An artwork created by artificial intelligence was sold for US$432,000 at Christie’s in New York. Titled Portrait of Edmond Belamy, the painting was the first piece of AI-generated artwork to go up for sale at an auction. The final price far exceeded the presale estimate of US$7,000-10,000.
The painting belongs to a group of portraits of the fictional Belamy family created by Obvious, a Paris-based collective engaged in exploring the interface between art and artificial intelligence. They fed the system with a data set of 15,000 portraits painted between the 14th and the 20th centuries.
The algorithm is composed of two parts. On one side is the Generator, on the other, the Discriminator. The Generator makes a new image based on the set, then the Discriminator tries to spot the difference between a human-made image and one created by the Generator. The aim is to fool the Discriminator into thinking that the new images are real-life portraits.
La famille de Belamy — all the portraits in GAN’s fictitious Belamy family tree
In fact, this artificial intelligence technology has produced portraits of the whole fictitious Belamy family tree, including members like Le Comte, La Comtesse, Le Baron, La Baronne and Le Cardinal.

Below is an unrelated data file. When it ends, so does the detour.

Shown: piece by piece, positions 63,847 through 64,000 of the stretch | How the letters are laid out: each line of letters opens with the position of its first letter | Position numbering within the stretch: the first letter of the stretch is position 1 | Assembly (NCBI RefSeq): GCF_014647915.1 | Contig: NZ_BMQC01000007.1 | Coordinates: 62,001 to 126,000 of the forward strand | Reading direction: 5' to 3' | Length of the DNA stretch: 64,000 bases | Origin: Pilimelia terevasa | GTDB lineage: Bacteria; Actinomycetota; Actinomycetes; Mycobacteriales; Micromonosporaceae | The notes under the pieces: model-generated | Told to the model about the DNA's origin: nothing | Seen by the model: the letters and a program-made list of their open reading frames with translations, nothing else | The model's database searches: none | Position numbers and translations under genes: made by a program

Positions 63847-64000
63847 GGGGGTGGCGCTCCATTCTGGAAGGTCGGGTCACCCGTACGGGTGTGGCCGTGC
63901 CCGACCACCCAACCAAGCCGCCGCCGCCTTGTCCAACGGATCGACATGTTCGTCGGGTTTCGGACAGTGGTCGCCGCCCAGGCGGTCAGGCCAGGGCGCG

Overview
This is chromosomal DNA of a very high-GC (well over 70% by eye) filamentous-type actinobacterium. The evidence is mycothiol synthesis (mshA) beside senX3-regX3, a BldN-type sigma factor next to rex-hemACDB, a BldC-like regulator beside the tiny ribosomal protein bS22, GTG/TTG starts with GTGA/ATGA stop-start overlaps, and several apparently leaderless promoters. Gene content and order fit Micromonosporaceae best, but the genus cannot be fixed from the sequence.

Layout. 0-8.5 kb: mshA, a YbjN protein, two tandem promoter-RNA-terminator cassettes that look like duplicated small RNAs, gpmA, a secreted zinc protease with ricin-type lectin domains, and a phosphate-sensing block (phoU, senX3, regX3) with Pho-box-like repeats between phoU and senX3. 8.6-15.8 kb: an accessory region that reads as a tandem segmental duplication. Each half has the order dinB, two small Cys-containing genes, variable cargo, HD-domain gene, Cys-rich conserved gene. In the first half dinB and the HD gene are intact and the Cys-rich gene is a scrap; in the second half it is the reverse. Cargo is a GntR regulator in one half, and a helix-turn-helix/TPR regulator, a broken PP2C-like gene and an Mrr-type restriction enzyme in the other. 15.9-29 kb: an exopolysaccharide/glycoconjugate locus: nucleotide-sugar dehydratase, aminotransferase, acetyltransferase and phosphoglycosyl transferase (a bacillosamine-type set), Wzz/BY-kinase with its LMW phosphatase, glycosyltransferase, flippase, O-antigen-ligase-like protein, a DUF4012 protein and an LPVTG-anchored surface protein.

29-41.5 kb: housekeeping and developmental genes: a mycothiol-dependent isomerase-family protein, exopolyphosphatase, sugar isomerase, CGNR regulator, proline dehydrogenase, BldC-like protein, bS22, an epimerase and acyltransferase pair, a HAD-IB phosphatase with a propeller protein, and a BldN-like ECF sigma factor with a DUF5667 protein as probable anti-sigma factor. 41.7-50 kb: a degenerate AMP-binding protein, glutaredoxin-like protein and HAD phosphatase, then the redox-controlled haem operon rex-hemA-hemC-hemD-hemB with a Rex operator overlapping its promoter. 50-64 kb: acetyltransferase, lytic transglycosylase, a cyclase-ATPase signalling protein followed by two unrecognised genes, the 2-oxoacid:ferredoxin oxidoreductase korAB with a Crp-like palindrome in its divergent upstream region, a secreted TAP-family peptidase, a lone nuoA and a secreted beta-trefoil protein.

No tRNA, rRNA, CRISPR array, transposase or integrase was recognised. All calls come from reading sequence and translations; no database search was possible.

Does the remarkable price fetched by the artwork indicate the arrival of AI era in the auction world? In the past, many of us believed that it would be difficult for AI to replace humans in fields that require creativity and imagination. While some see it as a threat to artists whose jobs are now at risk of being taken over by artificial intelligence, some take it as a new opportunity for man to collaborate with machine to create a new art form. We will have to wait and see what role machine will play in the art world.
First Piece of AI-generated art
Auction house: Christie’s New York
Sale: Photographs & Prints
Auction: 23 - 25 October 2018
Estimate: US$7,000 - 10,000
Price realised: US$432,000